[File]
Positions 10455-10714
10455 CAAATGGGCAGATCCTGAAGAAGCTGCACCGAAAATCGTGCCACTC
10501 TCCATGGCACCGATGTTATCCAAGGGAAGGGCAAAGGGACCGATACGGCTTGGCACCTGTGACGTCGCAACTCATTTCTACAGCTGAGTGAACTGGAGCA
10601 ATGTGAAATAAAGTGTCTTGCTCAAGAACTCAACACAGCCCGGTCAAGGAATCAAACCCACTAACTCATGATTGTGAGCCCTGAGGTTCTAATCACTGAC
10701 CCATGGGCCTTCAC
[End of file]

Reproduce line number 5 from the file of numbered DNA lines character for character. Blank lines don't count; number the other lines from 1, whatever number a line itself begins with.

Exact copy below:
10701 CCATGGGCCTTCAC